On the external front, since 2000 Malaysia has run one of the highest current account surpluses in the world when measured as a share of GDP (Chart 6), giving the economy a strong buffer to grow in excess of export demand for a protracted period of time if need be – and effectively insulating the ringgit from structural depreciation pressures along the way.
Against this backdrop, unless the global economy careens into depression once again, 5% annually in real terms and 9% to 10% in dollar terms don’t appear to be particularly challenging targets. Indeed, just to reiterate, both of these numbers are below our medium-term projections for the greater EM world as a whole.
What about export competitiveness?
For many investors, this still leaves one big issue: international competitiveness. How can Malaysia make it to higher-income status when it (i) doesn’t have the world-beating export brands that, say, Korea does, (ii) doesn’t have the OEM manufacturing strength of a Taiwan, and (iii) simply can’t compete with its lowerincome neighbors on the basis of wages?
Our response is that this question is misplaced, in two senses. First, as discussed above, Malaysia’s earlier “lost decade” did not occur because of a collapse of external competitiveness (or external demand); it happened because of a collapse of over-levered domestic balance sheets. And one of the main reasons Malaysia is growing nicely again on trend today is that it is no longer facing severe delevering pressures at home.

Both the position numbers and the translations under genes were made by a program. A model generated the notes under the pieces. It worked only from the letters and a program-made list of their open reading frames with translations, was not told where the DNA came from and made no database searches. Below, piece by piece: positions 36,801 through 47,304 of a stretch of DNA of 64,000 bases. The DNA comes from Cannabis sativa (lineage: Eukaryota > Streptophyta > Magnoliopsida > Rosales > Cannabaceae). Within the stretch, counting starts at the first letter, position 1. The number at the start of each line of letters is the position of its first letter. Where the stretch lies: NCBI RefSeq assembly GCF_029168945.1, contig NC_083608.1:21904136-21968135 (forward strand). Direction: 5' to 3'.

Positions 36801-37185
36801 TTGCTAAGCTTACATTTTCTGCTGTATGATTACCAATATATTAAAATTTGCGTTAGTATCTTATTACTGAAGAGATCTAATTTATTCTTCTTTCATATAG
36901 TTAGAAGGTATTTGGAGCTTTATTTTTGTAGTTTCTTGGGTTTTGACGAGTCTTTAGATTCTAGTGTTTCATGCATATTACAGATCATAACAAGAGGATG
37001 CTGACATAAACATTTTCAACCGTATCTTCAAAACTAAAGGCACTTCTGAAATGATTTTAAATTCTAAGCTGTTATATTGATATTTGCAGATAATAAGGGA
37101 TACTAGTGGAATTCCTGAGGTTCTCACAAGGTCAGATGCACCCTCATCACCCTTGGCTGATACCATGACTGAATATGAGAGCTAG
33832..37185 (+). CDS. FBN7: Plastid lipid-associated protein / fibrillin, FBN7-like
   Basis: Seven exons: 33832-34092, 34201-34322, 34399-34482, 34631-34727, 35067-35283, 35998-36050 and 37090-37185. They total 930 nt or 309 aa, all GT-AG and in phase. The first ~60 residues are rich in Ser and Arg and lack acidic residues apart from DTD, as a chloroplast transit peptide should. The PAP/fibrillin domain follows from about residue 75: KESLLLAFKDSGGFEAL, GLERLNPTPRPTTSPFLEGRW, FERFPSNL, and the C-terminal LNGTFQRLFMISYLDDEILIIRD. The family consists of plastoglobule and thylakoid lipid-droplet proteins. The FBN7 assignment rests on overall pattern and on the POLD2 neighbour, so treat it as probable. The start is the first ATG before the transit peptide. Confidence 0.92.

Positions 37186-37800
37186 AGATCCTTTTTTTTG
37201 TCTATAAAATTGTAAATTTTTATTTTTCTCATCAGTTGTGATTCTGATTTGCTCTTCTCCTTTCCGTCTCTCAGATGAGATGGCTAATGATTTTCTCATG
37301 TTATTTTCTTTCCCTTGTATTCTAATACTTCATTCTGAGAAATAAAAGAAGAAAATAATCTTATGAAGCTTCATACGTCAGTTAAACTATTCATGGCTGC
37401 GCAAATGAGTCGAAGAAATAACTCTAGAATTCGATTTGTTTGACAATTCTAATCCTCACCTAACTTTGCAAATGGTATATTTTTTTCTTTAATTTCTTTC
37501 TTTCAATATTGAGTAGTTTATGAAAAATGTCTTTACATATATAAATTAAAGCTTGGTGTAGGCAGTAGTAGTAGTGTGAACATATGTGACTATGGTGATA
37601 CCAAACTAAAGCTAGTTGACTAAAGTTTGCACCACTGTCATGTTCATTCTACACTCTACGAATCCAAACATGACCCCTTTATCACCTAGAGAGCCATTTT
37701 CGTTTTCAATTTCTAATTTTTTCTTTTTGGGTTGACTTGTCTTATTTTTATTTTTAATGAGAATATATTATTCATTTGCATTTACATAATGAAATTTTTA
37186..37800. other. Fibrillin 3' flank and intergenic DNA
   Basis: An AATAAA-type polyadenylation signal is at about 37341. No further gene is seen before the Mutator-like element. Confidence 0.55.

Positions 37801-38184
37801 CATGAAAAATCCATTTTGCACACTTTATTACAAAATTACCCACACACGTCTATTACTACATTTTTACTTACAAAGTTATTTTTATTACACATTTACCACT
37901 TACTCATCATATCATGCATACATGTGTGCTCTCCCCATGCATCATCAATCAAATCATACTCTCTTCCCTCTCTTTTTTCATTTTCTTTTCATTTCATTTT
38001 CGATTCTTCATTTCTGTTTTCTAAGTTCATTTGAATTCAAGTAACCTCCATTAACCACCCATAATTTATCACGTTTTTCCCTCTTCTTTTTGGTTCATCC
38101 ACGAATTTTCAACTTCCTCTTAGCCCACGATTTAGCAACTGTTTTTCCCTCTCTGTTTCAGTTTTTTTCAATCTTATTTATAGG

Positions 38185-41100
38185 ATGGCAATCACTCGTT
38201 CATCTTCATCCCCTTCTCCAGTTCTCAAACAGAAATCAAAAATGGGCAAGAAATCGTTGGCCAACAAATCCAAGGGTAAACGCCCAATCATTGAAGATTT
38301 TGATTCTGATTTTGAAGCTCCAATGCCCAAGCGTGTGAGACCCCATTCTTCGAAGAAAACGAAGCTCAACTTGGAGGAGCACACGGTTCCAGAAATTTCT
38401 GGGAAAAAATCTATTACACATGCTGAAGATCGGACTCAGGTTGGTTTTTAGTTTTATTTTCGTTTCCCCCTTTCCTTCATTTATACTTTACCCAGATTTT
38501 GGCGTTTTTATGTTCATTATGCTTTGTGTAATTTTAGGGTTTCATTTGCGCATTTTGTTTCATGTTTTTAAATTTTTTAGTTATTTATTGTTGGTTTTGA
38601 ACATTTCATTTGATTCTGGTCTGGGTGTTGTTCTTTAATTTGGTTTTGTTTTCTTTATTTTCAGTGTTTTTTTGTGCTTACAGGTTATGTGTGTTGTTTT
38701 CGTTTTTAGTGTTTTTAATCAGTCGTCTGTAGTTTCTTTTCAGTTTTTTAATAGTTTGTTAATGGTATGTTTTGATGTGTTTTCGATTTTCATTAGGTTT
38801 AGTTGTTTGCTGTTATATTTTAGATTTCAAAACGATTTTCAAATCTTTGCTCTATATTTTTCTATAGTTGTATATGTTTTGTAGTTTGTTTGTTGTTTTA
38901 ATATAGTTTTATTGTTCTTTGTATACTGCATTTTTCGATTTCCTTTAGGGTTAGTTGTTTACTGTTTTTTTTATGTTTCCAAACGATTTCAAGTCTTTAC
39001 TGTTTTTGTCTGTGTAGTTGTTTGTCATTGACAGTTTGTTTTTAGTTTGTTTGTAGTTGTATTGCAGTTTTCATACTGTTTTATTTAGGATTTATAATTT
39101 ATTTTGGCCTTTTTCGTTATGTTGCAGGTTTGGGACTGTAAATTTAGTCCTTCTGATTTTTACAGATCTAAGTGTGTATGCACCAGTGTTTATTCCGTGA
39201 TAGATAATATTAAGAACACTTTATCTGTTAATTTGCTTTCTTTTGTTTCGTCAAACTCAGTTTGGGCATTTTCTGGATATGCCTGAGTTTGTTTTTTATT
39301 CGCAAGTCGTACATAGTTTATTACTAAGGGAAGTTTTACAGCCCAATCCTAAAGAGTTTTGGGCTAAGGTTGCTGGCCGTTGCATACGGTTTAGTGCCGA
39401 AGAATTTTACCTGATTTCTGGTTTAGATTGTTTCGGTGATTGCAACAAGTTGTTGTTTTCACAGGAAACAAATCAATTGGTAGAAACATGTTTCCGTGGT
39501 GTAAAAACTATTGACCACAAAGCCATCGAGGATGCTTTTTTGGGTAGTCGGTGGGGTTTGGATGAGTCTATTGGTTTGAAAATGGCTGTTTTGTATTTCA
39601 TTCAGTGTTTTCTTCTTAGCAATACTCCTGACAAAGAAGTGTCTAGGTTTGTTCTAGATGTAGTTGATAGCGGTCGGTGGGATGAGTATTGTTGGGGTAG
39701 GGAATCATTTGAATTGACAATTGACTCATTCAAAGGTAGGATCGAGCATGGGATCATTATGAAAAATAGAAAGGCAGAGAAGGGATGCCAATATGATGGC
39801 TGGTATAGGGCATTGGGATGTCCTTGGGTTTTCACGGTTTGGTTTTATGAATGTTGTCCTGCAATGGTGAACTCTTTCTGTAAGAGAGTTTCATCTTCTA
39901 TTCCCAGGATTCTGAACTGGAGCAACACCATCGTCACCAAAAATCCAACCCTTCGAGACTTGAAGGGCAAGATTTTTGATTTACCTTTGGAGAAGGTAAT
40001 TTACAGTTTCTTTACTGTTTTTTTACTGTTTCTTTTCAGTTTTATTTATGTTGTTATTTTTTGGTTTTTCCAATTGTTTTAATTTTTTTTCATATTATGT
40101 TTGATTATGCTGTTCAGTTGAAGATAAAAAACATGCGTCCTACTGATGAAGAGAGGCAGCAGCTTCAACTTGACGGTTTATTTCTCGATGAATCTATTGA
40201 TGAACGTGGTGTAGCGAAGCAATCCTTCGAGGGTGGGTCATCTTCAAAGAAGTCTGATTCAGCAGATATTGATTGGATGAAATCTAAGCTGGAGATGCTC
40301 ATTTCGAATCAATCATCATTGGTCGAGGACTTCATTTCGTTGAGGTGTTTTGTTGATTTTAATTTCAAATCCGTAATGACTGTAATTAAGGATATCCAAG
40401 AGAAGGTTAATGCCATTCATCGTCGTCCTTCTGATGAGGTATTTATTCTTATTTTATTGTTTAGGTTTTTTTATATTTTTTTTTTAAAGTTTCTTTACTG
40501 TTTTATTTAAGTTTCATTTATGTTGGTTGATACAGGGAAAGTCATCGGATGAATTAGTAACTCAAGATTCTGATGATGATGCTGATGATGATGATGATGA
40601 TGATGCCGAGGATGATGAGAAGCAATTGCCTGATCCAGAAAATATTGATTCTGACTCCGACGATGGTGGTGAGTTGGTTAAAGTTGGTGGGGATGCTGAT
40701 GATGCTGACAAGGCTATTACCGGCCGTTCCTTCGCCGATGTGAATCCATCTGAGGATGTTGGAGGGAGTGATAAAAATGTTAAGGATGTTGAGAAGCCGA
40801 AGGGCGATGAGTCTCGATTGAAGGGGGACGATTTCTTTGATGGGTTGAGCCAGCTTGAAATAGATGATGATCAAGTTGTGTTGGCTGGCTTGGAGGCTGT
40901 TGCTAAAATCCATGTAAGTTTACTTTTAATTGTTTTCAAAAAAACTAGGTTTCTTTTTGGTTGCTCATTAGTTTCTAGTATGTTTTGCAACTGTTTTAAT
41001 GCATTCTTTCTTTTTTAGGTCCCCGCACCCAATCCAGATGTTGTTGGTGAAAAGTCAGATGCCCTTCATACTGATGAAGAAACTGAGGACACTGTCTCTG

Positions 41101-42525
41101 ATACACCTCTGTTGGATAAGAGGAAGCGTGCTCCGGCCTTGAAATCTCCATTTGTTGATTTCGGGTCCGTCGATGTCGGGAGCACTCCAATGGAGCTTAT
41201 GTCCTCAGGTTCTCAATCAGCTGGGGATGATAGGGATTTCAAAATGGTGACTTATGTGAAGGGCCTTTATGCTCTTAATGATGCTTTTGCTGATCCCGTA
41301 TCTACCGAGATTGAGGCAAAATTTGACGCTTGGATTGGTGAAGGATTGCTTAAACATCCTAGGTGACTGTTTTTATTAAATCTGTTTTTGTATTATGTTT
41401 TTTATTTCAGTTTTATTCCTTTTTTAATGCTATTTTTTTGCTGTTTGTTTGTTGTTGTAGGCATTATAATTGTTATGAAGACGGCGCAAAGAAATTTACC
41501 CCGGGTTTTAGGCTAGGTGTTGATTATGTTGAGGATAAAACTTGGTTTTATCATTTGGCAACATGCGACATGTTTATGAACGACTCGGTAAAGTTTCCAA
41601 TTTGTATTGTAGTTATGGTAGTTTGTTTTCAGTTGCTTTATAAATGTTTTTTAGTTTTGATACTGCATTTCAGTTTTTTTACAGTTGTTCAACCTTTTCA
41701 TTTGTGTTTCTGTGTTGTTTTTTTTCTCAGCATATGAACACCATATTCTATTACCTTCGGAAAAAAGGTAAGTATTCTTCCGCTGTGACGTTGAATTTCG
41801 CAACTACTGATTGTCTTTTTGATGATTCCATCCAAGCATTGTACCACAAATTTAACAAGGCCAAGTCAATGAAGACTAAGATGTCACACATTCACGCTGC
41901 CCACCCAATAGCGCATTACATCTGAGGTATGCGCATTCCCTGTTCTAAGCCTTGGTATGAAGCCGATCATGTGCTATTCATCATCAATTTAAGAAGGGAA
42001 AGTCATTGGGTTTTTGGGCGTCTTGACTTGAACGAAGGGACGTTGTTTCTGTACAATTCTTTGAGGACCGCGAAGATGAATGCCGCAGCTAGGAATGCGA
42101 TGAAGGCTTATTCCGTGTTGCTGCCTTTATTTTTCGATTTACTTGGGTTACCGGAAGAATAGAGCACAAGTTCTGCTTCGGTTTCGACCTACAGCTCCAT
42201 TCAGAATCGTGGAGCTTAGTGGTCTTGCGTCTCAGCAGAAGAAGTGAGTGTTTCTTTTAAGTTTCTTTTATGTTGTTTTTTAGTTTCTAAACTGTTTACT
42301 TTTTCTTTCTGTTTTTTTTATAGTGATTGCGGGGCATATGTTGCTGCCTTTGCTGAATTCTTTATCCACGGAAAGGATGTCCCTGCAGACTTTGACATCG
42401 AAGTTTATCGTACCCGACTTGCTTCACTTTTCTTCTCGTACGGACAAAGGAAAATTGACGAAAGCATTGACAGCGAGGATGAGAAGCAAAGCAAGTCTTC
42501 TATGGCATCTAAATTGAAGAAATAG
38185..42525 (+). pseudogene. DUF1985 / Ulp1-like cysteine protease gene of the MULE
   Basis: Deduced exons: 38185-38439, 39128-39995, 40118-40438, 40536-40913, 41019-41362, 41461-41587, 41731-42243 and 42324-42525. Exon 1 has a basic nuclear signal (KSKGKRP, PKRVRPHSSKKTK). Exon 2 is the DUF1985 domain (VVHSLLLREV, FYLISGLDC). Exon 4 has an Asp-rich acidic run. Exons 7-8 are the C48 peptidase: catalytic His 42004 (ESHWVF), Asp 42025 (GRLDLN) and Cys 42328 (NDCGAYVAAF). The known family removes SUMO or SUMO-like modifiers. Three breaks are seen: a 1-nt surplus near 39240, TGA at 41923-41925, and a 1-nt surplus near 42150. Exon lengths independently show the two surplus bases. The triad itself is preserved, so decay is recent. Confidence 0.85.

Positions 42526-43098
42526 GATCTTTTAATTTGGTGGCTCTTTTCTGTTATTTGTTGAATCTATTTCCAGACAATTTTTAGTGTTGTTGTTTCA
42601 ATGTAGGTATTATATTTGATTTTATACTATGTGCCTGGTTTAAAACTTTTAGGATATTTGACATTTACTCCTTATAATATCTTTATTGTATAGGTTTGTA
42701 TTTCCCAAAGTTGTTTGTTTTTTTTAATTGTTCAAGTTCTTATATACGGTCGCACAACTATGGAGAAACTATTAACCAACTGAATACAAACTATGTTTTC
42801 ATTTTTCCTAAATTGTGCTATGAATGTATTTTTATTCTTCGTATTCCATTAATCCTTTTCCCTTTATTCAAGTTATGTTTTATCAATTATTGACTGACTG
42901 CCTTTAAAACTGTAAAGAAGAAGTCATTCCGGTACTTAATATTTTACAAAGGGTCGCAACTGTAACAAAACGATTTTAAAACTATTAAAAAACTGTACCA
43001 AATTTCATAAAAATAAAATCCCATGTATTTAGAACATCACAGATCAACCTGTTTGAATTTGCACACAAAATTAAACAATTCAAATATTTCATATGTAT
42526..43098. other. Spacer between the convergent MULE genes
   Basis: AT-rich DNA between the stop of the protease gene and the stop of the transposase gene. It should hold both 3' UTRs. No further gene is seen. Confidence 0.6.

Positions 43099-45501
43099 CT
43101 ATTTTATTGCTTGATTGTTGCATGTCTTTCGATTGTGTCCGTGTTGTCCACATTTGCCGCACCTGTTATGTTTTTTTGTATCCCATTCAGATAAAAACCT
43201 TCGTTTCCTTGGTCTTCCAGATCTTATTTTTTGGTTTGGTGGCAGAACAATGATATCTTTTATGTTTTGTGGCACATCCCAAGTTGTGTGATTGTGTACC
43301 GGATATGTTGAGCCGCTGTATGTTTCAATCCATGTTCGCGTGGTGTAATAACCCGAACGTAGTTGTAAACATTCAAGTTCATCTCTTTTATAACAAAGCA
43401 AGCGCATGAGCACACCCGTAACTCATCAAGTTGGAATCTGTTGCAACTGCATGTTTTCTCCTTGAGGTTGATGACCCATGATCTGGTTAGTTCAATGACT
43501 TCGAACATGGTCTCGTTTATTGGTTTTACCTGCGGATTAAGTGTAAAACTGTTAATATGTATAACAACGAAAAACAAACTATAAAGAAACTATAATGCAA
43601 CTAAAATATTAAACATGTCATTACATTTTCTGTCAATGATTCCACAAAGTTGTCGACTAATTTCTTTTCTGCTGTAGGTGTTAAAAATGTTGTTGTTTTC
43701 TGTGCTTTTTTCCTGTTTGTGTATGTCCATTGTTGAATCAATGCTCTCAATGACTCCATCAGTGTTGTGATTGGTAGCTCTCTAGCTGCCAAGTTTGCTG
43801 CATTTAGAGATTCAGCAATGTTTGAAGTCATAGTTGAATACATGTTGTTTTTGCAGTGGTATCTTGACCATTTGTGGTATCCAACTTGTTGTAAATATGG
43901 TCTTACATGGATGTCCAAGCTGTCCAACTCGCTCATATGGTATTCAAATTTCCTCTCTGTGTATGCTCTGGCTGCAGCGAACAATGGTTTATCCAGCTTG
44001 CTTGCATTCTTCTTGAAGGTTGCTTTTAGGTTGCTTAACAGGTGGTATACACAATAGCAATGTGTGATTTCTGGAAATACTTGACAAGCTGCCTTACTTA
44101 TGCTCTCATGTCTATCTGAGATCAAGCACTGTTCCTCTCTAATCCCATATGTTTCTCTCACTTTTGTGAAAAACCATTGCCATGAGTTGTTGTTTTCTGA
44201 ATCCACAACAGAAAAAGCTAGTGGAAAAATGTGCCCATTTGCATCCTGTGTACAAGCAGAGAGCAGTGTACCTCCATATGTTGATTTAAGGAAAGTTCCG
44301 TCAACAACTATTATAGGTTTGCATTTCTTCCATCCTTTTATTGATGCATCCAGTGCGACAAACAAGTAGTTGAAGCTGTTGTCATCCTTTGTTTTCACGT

Second, and equally important, at the macro level there’s no evidence that Malaysia is losing export competitiveness in a big way. Looking at Chart 7 below, which shows y/y export growth (12mma) for Malaysia and the EM world as a whole, it’s clear that Malaysian exports are growing at a somewhat slower pace – but the gap is not nearly enough to threaten our GDP growth outlook, even in our current relatively moderate global recovery scenario.
And what about global depression?
As a final note, what about a renewed global economic depression? Wouldn’t that make it hard for Malaysia to grow at 5% going forward and continue its run toward developed status? Well, sure. But that applies equally to most countries in the EM world regardless of income status. I.e., this might result in more “lost” years along the way ... but it still has nothing to do with a “middle-income trap”.
For further information and details regarding the Malaysian economy, please contact UBS ASEAN economist Ed Teather at firstname.lastname@example.org.